The IIM Kozhikode campus (Photo: Nidhish Krishnan)
MANAGEMENT IS INDIA’S MOST SUCCESSFUL soft power. Most people in our country do not realise that. We have sent our managers out into the world, and they are now in charge of companies such as IBM, Microsoft, Google and call the shots at leading multilateral agencies like the World Bank. What makes it possible for our managers to do so well globally? It is the deep orientation of values in India that makes wealth creation sacred and legitimate. One way to express India’s soft power is to provide management education that is deeply rooted in not just the symbolism, but the actuality of what it means for one to be an Indian. What we want to achieve at IIM Kozhikode (IIMK) is to help maximise India’s clout and impact in the world and reclaim our thought leadership. In the year 2047, independent India will be 100 years old, and IIM Kozhikode 50. We wanted to ask the right questions and come up with solutions which will set our path for the next three decades to come. Will transcendental changes mark India’s turning a century old in 2047? Will the new face of India be the world’s topic of discussion? Will the transformation of the nation from a liberated infant to a mature, independent world power happen in the next couple of decades?
Learning institutions, like seasoned travellers, need to master the art of harnessing the space of informality, especially in challenging times. It’s the ability to think outside the formal boxes and adapt to the unpredictable twists and turns that will lead them towards progress. Thinking of 2047, there is no guarantee that the certainties of today will hold then. We will need new ways of thinking, new skills and bold, positive imagination. IIMK set for itself a preeminent role in “Globalising Indian Thought” (the institute’s dictum). The potential impact that India could have on 21st-century businesses makes us believe that this is a legitimate aspiration. It is our earnest hope that our experiences and Vision 2047 will be of inspirational value to managers and institutions that wish to contribute to the future of India and the world. At IIMK, we wish to play our part in the creation of a novel and resurgent India and we have already set the ball rolling.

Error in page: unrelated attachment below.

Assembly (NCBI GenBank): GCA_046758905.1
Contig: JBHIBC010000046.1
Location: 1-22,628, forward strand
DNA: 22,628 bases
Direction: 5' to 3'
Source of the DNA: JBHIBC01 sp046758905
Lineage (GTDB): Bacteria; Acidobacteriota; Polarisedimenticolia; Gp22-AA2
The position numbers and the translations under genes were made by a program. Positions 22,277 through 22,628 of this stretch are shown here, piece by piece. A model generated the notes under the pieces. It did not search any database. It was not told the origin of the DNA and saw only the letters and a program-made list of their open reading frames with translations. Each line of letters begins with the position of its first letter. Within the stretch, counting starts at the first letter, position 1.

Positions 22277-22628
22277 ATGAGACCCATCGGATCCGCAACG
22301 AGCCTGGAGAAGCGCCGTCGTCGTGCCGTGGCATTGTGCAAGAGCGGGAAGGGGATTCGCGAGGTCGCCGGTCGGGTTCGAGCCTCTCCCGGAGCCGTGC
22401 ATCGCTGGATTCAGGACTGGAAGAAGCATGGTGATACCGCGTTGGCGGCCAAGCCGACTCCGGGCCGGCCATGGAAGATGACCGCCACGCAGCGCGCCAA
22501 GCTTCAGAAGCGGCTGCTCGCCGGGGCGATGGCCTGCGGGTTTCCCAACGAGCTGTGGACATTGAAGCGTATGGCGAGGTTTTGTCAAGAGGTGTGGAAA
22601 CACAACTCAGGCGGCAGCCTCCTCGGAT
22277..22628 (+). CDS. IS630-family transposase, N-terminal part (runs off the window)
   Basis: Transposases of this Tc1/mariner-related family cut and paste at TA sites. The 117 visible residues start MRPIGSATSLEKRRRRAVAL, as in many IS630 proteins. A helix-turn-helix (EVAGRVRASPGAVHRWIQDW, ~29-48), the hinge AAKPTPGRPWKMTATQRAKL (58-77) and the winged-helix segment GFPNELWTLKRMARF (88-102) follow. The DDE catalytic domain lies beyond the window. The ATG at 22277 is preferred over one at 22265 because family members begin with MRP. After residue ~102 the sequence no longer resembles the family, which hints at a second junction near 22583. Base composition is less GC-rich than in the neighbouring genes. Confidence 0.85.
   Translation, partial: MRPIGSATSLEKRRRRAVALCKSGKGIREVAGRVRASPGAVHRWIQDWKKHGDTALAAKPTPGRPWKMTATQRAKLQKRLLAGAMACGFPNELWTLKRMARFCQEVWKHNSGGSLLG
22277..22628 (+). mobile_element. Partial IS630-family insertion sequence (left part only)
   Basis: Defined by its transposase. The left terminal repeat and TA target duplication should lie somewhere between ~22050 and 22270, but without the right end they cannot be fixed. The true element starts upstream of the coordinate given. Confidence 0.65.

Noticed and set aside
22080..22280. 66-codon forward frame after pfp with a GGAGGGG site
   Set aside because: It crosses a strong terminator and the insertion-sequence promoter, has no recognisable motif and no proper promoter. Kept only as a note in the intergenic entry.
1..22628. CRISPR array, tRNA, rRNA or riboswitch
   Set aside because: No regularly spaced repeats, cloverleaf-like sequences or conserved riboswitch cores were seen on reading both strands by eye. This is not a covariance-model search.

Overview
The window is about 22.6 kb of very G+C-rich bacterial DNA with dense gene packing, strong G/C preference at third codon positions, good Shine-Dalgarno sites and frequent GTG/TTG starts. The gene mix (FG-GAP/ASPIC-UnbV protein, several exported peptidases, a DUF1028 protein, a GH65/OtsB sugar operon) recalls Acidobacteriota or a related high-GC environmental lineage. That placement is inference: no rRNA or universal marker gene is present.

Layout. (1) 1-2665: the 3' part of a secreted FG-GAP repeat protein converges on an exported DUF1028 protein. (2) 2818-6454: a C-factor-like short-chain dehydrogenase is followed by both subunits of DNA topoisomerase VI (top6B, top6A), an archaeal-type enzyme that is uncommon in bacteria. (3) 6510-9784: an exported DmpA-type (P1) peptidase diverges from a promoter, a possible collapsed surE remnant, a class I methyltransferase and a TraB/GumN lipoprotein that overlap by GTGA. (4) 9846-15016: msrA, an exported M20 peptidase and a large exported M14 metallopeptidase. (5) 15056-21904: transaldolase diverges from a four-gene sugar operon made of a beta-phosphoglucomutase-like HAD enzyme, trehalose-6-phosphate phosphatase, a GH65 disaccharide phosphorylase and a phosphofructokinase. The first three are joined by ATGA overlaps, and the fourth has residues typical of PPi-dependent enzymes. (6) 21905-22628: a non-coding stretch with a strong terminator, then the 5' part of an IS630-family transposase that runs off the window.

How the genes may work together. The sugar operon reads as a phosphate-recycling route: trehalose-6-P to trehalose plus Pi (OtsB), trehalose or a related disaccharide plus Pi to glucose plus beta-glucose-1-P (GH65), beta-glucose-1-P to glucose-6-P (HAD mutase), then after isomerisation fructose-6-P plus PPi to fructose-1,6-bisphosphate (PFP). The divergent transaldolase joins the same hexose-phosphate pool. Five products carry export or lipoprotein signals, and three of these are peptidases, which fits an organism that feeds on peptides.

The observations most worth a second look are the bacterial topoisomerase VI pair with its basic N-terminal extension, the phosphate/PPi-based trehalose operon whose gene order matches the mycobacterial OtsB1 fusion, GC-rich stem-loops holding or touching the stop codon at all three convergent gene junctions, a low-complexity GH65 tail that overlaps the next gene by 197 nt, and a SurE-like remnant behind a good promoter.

Our 28-year journey as the fifth IIM in India achieved a significant landmark this year. The institute outranked the oldest IIM of the country to break into the longstanding Top 3 order of the prestigious NIRF Rankings 2023 (Management) awarded by the Ministry of Education (Government of India). Globally, we debuted at the renowned Financial Times Ranking also this year. This was a vindication of us doing something right in the management education space in India. It is also a testament to Indian B-Schools not only knocking on the doors of global supremacy but rather bringing it down, with a fresh approach rooted in Eastern management education and the immense potential of Indian thought system. Our approach has been able to make marked contributions to the legacy of Indian business schools in the country only because we have dared to tread through unchartered territory. The three Ds— Digitisation, Diversification and Disruption, complimented by the two Is—Inclusion and Innovation, have been at the core of our success. We realised long back that the women representation is historically low in the IIMs and our affirmative action has changed the game in the past decade, giving a boost to the diversity quotient. This year, at IIMK Nostalgia (an annual summit where our alumni return to the campus), one of our former female students and now a C-suite leader, from the batch of 2015—first IIMK batch with more than 50 per cent women—recounted how IIMK’s actions in improving gender imbalance now resonates across corporate boardrooms. Among other firsts, we also overcame geographical challenges to offering education by going digital at the beginning of the century, untried in Asia until then. Realising the potential of a multidisciplinary approach in higher education, we became the first IIM to roll out a full-time MBA combining liberal studies and management. We realised that at the heart of management specialisation in rigid management disciplines, it is critical to disrupt the provincialism of single-discipline thinking by inspiring students to take a more humane approach. One where the emotional quotient (EQ) is valued more than IQ.